October Daye is a changeling private investigator. Well, she was, until she was turned into a fish and lost fourteen years of her life.
You read that right. In the first chapter of the first book, an evil faerie turns October into a fish and throws her in a pond. She only escapes fourteen years later. The world she returns to has changed and she doesn’t want anything to do with the world of Faerie anymore.
October was born a changeling. Her mother is pure blood Fae, her father human. Unfortunately, changelings are the outcasts of faerie society. When they first display their powers, they must choose: human or fae. The faeries take those that choose human and force them to become part of a society that looks down on them. Those that choose human are killed. October ended up on the fae side of things, but it has done her no favors.
She managed to do okay. She had a human husband and child and a job as a private investigator. Then, somebody turned her into a fish. After losing fourteen years, her husband and her child estranged, who can blame her for wanting nothing to do with faerie any more. She has a bad trauma and barely survives with odd night jobs.
Then, an old friend fills her answering machine with messages. Somebody is about to murder her, and she curses October to find the killers. This draws October back into the world she was trying to leave.
October is an angry traumatized woman. She lost her family, and she blames faerie. She has a point too. But she’s often too stubborn, and snaps at the people that actually care about her. Despite that, she tries to do the right thing.
Sylvester Torquill is the duke of Shadowed Hills. He took October in and made her a knight. However, the case that got October turned into a fish, was the case of a kidnapping of his wife and daughter. That has changed him, and October is scared to face her old liege after losing his wife and child fourteen years earlier.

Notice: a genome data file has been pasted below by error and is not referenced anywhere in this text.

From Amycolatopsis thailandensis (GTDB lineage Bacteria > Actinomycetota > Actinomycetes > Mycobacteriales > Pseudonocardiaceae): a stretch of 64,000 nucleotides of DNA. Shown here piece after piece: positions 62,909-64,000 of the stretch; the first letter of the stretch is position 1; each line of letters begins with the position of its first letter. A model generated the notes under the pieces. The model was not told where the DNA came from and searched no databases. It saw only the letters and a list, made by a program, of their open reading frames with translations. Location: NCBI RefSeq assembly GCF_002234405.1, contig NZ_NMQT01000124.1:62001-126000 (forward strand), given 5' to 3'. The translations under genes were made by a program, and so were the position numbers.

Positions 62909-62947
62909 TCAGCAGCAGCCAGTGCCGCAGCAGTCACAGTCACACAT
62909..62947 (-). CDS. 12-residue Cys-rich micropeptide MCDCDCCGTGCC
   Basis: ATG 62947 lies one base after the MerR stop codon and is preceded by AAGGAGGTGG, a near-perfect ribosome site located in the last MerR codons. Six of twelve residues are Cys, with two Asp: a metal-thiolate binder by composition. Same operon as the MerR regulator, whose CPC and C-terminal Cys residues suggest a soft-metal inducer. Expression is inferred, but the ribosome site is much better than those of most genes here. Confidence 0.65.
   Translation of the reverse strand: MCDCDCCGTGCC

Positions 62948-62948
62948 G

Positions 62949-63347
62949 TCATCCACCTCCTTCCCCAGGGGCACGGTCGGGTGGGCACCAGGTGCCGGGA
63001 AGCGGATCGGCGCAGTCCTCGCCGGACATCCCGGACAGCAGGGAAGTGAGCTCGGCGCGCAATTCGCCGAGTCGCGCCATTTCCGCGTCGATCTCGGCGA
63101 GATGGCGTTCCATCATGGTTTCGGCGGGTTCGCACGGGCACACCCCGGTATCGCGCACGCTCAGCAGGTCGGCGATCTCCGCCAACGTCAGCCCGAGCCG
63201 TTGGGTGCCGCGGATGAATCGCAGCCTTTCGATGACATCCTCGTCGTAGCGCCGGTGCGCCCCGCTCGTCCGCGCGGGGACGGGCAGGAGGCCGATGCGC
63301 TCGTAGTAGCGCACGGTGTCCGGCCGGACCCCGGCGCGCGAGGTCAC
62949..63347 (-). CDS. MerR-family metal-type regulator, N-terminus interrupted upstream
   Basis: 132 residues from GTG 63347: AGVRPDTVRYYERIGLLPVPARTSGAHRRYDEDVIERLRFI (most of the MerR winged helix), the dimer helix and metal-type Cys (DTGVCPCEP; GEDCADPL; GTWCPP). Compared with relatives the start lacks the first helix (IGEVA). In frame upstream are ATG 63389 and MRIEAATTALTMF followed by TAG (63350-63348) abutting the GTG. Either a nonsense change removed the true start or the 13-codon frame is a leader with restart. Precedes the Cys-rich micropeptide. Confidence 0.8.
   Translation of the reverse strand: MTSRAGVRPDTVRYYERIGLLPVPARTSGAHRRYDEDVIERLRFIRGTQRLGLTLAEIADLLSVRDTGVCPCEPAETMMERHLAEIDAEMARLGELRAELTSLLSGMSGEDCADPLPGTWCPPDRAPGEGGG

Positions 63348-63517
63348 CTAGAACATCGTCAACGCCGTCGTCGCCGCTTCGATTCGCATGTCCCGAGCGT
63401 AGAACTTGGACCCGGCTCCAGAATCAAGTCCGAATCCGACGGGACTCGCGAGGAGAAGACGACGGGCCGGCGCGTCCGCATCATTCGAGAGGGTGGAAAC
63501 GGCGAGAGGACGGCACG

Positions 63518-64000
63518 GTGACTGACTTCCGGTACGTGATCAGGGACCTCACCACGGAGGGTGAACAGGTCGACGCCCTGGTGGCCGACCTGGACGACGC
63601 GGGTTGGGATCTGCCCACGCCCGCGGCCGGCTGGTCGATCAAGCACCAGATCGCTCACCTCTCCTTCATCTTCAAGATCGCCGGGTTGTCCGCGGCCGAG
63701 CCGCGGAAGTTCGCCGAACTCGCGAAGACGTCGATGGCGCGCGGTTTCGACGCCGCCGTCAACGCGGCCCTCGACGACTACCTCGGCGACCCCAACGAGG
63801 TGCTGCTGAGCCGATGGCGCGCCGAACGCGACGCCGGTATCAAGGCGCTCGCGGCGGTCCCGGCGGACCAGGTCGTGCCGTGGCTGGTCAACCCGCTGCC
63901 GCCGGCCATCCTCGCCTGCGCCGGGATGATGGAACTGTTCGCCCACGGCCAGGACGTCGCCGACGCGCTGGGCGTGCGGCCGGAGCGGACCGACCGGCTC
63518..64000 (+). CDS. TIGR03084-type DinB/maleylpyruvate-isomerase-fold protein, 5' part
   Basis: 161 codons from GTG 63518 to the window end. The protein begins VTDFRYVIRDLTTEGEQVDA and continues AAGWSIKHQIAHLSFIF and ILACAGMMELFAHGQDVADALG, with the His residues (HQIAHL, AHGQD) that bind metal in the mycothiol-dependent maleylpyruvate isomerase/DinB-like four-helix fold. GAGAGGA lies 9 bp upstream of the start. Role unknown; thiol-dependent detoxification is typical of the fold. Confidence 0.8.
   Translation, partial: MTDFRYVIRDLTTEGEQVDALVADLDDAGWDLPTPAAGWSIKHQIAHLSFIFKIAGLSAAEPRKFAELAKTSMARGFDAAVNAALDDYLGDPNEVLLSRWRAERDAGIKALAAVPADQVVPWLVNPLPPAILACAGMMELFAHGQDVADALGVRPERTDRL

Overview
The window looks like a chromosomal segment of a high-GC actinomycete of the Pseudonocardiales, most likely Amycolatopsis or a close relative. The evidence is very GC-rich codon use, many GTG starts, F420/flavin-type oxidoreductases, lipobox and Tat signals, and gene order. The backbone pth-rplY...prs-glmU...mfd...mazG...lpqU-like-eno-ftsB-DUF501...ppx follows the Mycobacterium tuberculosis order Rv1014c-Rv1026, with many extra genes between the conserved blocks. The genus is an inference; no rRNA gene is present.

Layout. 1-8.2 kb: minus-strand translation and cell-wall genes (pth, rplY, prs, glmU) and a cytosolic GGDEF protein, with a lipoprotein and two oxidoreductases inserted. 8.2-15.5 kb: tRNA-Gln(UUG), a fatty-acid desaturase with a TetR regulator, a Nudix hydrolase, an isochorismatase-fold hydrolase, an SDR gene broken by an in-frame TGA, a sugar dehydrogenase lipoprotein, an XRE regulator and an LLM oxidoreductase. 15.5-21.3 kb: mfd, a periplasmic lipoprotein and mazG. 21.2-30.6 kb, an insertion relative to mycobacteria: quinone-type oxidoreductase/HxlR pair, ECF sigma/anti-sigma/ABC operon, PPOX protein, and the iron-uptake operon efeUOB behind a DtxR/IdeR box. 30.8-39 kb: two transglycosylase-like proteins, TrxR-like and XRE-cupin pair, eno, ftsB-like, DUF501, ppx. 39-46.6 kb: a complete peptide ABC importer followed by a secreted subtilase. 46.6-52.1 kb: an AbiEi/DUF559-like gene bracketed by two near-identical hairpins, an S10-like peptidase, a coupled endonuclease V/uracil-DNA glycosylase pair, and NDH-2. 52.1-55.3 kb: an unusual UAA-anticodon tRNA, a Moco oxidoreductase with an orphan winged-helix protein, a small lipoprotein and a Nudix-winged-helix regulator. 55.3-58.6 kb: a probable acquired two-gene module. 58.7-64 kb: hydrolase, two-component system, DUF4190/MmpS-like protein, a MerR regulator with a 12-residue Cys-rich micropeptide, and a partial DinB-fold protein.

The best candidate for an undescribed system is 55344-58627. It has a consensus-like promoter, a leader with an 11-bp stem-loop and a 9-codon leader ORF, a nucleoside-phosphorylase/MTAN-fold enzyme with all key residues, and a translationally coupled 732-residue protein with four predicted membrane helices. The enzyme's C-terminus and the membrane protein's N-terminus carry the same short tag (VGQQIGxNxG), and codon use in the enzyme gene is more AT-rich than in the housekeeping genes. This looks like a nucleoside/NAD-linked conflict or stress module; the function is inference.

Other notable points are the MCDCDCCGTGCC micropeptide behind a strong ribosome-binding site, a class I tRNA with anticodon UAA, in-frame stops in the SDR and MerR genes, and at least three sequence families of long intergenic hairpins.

Devin runs a kind of flophouse for changelings. Faery society tosses changelings to the streets to fend for themselves, and Devin is there to pick up the pieces. Well, pick them up for his own ends. He is a lot like Fagin from Oliver Twist, a criminal who teaches children to be criminals.
Finally, Tybalt is the King of Cats. He can walk the shadows and comes by regularly to torment October. But not all is what it seems with him. He seems to hate October, but he also helps her out in times of needs. To what end doesn’t immediately become clear.
There are sixteen novels in the October Daye series, making it one of the longer running fantasy series around. It’s urban fantasy, and reminds me most of the Dresden Files, the Deathspeaker Codex, and Anita Blake: Vampire Hunter (the early ones, the Anita Blake series rapidly devolves into fetish stuff with terrible plots).
Where I could only read two or three parts of the Dresden Files at a time, because it got too formulaic, I’ve been devouring the October Daye series. It follows the urban fantasy tropes, but manages to surprise, sometimes veering a bit into horror, then back to a procedural detective, then to back fantasy, and even romance on occasion.
I have a weak spot for urban fantasy, and I really love the October Daye series. I’ve been reading the novels back-to-back since October (a coincidence), and I’m now cruising through the sixth one. I can highly recommend this series to anyone, if you like urban fantasy anyway.